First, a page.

An article said that higher employment protection for older workers in developed economies could have damaging effects on younger workers. On balance such schemes were beneficial for employment: but they should be designed so that the cost of laying off older workers decreased gradually as they neared retirement.
Source: Arnaud Cheron, Jean-Olivier Hairault, and Francois Langot, 'Age-dependent employment protection', Economic Journal, Volume 121 Issue 557
A report said that there was strong public support for gradual retirement, but little evidence that it happened in practice on a large scale. It recommended that the government should make the positive case for extending working lives much more strongly, and should consider the introduction of a graduated state pension.
Source: Craig Berry, Gradual Retirement and Pensions Policy, International Longevity Centre – UK
A paper examined the effect of job quality on pathways to productive activities of older workers in Europe. Several aspects of job quality appeared to play a role in participation in society as a whole. Care-giving, on the other hand, appeared to be independent of job quality, but very gender-specific. Better working time arrangements should be developed in order to foster the participation of older workers in society.
Source: Catherine Pollak and Nicolas Sirven, The Social Economy of Ageing: Job quality and pathways beyond the labour market in Europe, Working Paper 2011.66, Centre dEconomie de la Sorbonne (Paris)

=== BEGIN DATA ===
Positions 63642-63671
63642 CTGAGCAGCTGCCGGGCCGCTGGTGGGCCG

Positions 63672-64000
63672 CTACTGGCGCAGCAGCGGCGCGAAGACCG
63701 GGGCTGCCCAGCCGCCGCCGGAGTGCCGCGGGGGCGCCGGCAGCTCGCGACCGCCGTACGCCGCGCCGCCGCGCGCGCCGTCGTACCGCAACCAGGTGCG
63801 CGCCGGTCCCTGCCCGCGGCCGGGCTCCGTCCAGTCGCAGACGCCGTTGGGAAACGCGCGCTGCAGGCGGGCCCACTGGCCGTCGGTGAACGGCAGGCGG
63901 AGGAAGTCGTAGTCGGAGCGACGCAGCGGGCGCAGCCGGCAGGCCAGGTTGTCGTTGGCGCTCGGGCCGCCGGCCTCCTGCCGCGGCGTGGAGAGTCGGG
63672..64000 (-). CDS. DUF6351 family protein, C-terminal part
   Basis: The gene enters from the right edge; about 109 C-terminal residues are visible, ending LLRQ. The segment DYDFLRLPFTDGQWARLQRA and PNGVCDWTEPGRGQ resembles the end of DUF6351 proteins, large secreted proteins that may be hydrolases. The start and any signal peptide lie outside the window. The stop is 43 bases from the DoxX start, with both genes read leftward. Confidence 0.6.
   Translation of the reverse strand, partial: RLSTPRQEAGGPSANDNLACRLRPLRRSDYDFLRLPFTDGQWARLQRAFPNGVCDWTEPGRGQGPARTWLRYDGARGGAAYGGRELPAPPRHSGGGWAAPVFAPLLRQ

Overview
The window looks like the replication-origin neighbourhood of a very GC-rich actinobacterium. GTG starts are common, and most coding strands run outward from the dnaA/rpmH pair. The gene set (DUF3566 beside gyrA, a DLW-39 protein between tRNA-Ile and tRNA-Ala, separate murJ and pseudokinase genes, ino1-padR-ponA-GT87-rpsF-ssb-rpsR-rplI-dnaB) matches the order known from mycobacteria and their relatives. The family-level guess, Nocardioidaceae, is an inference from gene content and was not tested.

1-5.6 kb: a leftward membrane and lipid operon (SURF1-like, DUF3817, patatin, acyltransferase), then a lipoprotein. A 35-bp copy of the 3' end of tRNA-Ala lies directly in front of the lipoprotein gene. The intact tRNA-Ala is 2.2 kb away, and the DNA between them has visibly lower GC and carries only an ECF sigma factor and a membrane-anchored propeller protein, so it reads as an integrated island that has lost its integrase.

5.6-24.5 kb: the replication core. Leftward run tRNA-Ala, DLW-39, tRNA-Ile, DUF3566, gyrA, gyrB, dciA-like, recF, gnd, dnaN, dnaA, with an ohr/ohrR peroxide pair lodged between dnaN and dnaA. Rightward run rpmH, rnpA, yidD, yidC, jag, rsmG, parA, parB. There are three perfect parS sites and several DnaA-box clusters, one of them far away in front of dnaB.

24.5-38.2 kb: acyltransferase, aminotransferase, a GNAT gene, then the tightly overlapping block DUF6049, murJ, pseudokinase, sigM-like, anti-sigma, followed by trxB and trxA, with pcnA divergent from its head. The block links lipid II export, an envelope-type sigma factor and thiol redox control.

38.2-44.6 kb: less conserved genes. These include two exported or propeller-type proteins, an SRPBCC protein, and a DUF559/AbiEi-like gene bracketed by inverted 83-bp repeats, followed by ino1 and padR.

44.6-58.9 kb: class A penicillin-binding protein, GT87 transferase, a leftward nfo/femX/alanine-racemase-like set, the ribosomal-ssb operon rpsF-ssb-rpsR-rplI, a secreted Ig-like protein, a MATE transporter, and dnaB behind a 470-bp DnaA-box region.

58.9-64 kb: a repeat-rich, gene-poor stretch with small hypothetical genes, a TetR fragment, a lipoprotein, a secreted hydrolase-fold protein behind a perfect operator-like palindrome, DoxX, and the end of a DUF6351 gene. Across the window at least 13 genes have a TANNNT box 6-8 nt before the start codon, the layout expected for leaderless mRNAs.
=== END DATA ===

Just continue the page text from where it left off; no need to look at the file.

A paper examined the impact of age on work-related self-reported health outcomes in Europe. Those aged 55-65 were more 'vulnerable' than younger workers. They were more likely to: perceive work-related health and safety risks; report mental, physical, and fatigue health problems; and report work-related absence.
Source: Melanie Jones, Paul Latreille, Peter Sloane, and Anita Staneva, Work-Related Health in Europe: Are older workers more at risk?, Discussion Paper 6044, Institute for the Study of Labor (Bonn)
A new book examined retirement patterns and old age inequality across Europe and the United States of America.
Source: Hans-Peter Blossfeld, Sandra Buchholz, and Karin Kurz (eds.), Aging Populations, Globalization and the Labor Market: Comparing late working life and retirement in modern societies, Edward Elgar Publishing
An article examined older workers' perceptions of job security in 11 European countries. Although there were considerable cross-country variations, around 23 per cent of workers aged 50 or older ranked their job security as 'poor'.
Source: Karsten Hank and Marcel Erlinghagen, 'Perceptions of job security in Europe's ageing workforce', Social Indicators Research, Volume 103 Number 3
An article examined variations of quality of work, and the effects of quality of work on older workers' health, by reference to types of welfare regime in Europe. Active labour policies and reliable social protection measures were found to exert beneficial effects on the health and well-being of older workers.